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Re: Media that mixes two or more languages?

Postby Makri » Wed Mar 23, 2011 2:30 pm UTC

Having one and the same text in three languages in a sequence is hardly mixing...
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Re: Media that mixes two or more languages?

Postby Iulus Cofield » Wed Mar 23, 2011 2:45 pm UTC

Or is it?
autne est?
ἡ ἔστιν;

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Re: Media that mixes two or more languages?

Postby Makri » Wed Mar 23, 2011 2:47 pm UTC

Nein, ist es nicht. Es ist eine Wiederholung des Texts in einer anderen Sprache.

No, it's not. It's repeating the text in another language.
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Re: Media that mixes two or more languages?

Postby Iulus Cofield » Wed Mar 23, 2011 2:50 pm UTC

I can't take you seriously when you only write your post in two languages.
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Re: Media that mixes two or more languages?

Postby gaurwraith » Wed Mar 23, 2011 4:02 pm UTC

لكن، اختلاط اللغلت يعني
usar diferentes lenguajes
to express yourself, and not mere translation, 동의?
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Re: Media that mixes two or more languages?

Postby Joeldi » Fri Mar 25, 2011 5:01 am UTC

Ek is jealous Multilingualの人に。
...Hmm...combining completely different grammars in one sentence...probably a bad idea.
I already have a hate thread. Necromancy > redundancy here, so post there.

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Re: Media that mixes two or more languages?

Postby Link » Fri Mar 25, 2011 9:40 am UTC

Though neither literature nor music, Firefly is the best example I know: Chinese phrases are thrown around easily in a mostly-English conversation. It's not used too excessively because (1) the target audience cannot be expected to know Chinese and (2) the actors aren't fluent in it, but it's still common.

I recently read the book Het beloofde land (The promised land) by the Dutch author Adriaan van Dis; it uses a lot of Afrikaans, since it's not too difficult for Dutch-speakers to understand.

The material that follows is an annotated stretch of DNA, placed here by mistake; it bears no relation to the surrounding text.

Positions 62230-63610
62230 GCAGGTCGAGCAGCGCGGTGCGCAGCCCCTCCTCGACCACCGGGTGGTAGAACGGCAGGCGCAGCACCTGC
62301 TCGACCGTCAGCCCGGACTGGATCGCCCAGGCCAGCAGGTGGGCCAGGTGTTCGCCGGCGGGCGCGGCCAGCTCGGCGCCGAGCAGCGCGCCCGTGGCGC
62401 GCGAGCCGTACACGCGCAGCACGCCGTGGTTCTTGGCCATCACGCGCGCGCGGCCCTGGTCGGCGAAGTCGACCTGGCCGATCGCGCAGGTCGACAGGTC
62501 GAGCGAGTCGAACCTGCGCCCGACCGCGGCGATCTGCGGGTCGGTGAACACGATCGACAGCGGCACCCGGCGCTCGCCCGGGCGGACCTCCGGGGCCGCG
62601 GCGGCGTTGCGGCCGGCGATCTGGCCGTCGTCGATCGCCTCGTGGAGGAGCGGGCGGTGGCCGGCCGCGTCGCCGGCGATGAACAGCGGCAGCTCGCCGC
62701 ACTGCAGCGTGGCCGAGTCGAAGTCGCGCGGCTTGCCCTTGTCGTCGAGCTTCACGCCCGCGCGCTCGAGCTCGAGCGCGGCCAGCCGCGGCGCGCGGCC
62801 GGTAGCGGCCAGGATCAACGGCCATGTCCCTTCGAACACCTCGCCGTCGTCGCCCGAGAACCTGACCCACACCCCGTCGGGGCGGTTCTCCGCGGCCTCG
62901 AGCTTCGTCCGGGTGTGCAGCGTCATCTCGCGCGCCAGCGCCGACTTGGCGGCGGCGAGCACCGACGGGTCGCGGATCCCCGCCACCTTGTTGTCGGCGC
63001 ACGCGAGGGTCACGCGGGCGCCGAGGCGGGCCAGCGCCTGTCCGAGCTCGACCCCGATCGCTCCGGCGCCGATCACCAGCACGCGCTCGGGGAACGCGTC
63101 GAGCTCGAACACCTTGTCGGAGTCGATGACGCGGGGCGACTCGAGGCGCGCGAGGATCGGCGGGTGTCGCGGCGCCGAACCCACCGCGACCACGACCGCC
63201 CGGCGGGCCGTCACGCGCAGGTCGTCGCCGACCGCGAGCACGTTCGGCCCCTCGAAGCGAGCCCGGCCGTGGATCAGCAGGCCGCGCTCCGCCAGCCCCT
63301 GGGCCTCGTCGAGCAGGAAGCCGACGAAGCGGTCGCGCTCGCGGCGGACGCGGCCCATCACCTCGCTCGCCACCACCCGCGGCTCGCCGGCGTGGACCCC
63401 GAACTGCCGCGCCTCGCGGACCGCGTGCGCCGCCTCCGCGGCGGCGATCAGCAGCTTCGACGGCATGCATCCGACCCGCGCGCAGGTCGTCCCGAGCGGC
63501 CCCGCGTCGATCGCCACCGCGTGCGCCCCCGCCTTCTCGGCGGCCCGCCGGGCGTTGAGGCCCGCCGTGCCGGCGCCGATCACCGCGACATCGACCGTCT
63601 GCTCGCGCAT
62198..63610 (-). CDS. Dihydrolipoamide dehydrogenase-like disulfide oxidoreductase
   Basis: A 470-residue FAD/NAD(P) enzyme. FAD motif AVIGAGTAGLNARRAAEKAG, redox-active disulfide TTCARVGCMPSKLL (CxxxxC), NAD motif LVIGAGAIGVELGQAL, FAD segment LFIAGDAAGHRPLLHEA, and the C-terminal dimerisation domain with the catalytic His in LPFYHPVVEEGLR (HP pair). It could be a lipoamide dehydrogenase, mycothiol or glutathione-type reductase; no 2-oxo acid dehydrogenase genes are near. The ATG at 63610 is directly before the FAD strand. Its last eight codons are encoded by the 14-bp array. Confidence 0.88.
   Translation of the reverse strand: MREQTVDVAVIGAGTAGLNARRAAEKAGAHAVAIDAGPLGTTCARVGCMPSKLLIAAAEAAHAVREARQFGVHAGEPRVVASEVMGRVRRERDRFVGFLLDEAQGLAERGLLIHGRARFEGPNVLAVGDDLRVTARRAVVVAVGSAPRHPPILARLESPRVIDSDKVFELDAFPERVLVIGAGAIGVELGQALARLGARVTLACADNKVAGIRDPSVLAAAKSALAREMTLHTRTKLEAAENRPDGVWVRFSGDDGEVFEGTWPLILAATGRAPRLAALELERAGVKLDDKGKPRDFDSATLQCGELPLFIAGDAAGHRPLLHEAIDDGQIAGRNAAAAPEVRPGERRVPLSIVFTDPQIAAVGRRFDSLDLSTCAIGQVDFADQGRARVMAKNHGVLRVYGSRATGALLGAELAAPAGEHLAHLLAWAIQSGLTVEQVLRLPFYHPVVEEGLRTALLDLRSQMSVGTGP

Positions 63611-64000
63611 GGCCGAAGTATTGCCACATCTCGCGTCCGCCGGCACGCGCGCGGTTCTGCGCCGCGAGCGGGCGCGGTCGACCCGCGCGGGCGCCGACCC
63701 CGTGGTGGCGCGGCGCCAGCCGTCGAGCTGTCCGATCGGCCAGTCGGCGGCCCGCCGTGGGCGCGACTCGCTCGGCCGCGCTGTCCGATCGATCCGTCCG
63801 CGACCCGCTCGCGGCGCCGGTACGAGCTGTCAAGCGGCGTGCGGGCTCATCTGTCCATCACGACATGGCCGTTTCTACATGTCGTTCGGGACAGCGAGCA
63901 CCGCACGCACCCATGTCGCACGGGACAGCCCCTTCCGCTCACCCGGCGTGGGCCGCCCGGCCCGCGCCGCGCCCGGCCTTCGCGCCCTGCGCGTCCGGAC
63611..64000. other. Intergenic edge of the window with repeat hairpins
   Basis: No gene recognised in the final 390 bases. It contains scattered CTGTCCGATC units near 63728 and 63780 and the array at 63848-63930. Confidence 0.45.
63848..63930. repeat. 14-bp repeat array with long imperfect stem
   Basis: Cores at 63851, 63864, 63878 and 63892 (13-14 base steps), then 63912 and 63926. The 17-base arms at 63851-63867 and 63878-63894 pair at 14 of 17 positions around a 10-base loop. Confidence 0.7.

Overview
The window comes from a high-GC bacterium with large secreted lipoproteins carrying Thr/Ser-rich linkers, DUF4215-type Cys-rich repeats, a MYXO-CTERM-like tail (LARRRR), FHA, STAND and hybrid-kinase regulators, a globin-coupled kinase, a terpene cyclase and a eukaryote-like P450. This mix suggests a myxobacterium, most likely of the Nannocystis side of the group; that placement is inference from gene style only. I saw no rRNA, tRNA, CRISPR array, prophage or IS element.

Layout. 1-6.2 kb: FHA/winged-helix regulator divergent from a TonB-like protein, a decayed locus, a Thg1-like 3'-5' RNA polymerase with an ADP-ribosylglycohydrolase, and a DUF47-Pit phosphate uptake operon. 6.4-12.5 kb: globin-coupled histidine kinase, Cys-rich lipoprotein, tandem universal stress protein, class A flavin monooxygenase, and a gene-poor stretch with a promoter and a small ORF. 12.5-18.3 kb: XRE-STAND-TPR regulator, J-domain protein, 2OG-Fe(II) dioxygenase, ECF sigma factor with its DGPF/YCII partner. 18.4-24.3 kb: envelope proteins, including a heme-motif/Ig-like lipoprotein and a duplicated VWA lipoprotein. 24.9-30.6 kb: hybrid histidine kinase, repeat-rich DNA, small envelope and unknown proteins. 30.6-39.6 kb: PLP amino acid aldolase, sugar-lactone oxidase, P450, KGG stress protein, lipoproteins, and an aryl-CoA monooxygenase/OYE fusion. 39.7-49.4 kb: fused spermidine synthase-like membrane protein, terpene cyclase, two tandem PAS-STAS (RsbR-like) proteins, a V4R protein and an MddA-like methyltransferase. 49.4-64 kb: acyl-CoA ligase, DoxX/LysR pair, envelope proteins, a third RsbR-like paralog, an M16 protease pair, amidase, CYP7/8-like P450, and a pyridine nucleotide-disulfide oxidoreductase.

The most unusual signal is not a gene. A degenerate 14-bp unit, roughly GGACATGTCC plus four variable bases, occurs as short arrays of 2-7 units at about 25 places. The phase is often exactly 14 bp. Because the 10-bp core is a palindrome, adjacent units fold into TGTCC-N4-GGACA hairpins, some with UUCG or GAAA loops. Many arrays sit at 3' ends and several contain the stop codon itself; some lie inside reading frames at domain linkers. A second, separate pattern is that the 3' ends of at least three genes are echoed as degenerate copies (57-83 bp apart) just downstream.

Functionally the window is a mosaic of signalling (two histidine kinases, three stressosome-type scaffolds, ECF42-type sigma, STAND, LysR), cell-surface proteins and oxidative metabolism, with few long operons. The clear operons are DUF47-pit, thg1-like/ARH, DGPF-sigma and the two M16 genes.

Finally, the U2 song Miss Sarajevo contains a bit of Italian sung by Pavarotti, although it's not really code-switched as such.

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Re: Media that mixes two or more languages?

Postby mzellman » Fri Mar 25, 2011 6:37 pm UTC

Does A Clockwork Orange count?

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Re: Media that mixes two or more languages?

Postby Iulus Cofield » Fri Mar 25, 2011 7:19 pm UTC

No, as I recall, the non-English in Clockwork was supposed to English slang of the future and didn't add or modify grammar.

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Re: Media that mixes two or more languages?

Postby Sir Novelty Fashion » Sat Mar 26, 2011 5:01 am UTC

Makri wrote:Having one and the same text in three languages in a sequence is hardly mixing...

Exactly. If the Rosetta Stone counts, then so does the Complutensian Polyglot. :P

From Petronius:
Nam Sibyllam quidem Cumis ego ipse oculis meis vidi in ampulla pendere, et cum illi pueri dicerent: Σίβυλλα τί θέλεις; respondebat illa: ἀποθανεῖν θέλω.

And, indeed, The Burial of the Dead, more generally:
And I will show you something different from either
Your shadow at morning striding behind you
Or your shadow at evening rising to meet you;
I will show you fear in a handful of dust.
Frisch weht der Wind
Der heimat zu
Mein Irisch kind,
Wo weilest du?

"You gave me hyacinths first a year ago;"
"They called me the hyacinth girl."
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Re: Media that mixes two or more languages?

Postby animeHrmIne » Sun Mar 27, 2011 8:06 am UTC

Japanese band Love Psychedelico tends to do this quite a bit in their music. I don't speak Japanese, so I don't know how it sounds when they switch, but the English is pretty good considering the girl who wrote it only lived in the US a few years.

Some examples:

Everybody Needs Someone

Fantastic World

Moonly

Last Smile
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Re: Media that mixes two or more languages?

Postby Velifer » Mon Mar 28, 2011 12:59 pm UTC